Small Business Reading Room

Wednesday, December 10, 2003

Technology Disputes now heard in DE Chancery Court

Anyone who has done some research on incorporating in the State of Delaware knows that there are some advantages to incorporating in the "First State". In fact, we tout 8 good reasons to Incorporate in Delaware on our own website.

Now there are 9.

On May 29, 2003 Governor Ruth Anne Minner signed into law legislation that extends the jurisdiction of the world-renowned Delaware Court of Chancery to cover "technology disputes."

"Technology disputes" is defined in the law as involving the purchase or lease of computer hardware; the development, use, licensing or transfer of computer software; information, biological, pharmaceutical, agricultural or other technology of a complex or scientific nature that has commercial value, or the intellectual property rights pertaining thereto; the creation or operation of Internet web sites; and rights or electronic access to electronic, digital, or similar information. On September 29, 2003 the Rules of the Delaware Court of Chancery were amended 1 to be consistent with the law Governor Ruth Ann Minner singed creating the "technology court" four months earlier.

Governor Minner said the legislation "keeps Delaware on the cutting edge of dispute resolution, and positions Delaware for further growth in the still emerging technology field. It provides further encouragement for entrepreneurs and investors to make Delaware their corporate home."2

But to take advantage of this generously broad definition of "technology disputes", you will need not only to consent to litigate, but also need to certify that the dispute is valued at least at one million dollars. Does this really provide "encouragement for entrepreneurs and investors to make Delaware their corporate home" as Gov. Minner stated? "Absolutely", says Delaware Attorney Larry D. Sullivan. "A million dollars isn’t what it used to be. It is very easy to qualify for this amount in technology disputes- even mom & pop businesses may find themselves in this category."

Score one more for Delaware, the Corporate Gateway to the World.

- Russell Rozanski

1You can view the Chancery Court Order adding Rules 79.1, 91. 92, 93, 94 and 95 as an Adobe .pdf document here or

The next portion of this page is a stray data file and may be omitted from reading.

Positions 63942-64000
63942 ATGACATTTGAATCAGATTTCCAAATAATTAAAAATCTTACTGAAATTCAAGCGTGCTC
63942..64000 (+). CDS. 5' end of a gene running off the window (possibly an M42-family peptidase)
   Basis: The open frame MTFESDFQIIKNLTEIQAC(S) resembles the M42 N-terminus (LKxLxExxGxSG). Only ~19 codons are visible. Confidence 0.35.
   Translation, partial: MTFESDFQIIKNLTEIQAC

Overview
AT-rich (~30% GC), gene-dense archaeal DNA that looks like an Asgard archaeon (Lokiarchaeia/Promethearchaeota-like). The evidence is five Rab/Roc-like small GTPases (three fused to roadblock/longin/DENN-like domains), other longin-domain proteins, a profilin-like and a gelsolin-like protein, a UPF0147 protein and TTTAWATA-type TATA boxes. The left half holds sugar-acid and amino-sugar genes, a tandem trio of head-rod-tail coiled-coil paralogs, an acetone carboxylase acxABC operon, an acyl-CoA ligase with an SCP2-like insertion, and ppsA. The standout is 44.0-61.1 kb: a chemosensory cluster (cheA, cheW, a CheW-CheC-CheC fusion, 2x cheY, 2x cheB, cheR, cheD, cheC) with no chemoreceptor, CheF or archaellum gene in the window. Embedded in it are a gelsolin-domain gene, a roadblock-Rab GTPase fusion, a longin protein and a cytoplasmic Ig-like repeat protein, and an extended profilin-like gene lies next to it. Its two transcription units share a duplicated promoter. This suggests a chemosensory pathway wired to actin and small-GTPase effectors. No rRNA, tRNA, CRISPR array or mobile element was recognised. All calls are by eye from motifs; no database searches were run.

2read the press release regarding the "Technology Court" from May 29, 2003, at the State of DE’s website press release archives

Monday, December 08, 2003

Corporate Law Meets Behavioral Science

Delaware General Corporation Law, Title 8, Subchapter IV, Section 141 (i):
“Unless otherwise restricted by the certificate of incorporation or bylaws, members of the board of directors of any corporation, or any committee designated by the board, may participate in a meeting of such board, or committee by means of conference telephone or other communications equipment by means of which all persons participating in the meeting can hear each other, and participation in a meeting pursuant to this subsection shall constitute presence in person at the meeting.”

This feature of Delaware law allows the use of telephones, cell phones, virtual meeting programs, teleconferencing and other means not yet imagined. But why is this important? For one thing it makes it very easy for the small corporation with a board of two or three people to hold board meetings via conference call or even a simple phone call. Another feature of the rule mandates that the participants be able to hear each other.

Hearing the other people in the meeting turns out to be very important for efficiency – people tend to make decisions quicker when not required to type or write their responses *– and for the quality of the decisions made – more information is contained in audible speech than in text messages^. For more on the research and its implications for corporate governance please see the article below.

Professor Stephen M. Bainbridge of the University of California, Los Angeles, School of Law has examined the import of this law in relation to these and many more aspects of behavioral science in an article published by the University called “Why a Board? Group Decision Making in Corporate Governance”,*pg 42, ^pg.46. Professor Bainbridge publishes an interesting blog that covers corporate governance and many other topics at The link to his blog entry on this topic is here and he makes the complete article available for download from the University of California site. Professor Bainbridge also has books for sale that examine corporate governance issues on his site.

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Delaware Intercorp, Inc.
113 Barksdale Professional center
Newark, DE 19711-3258

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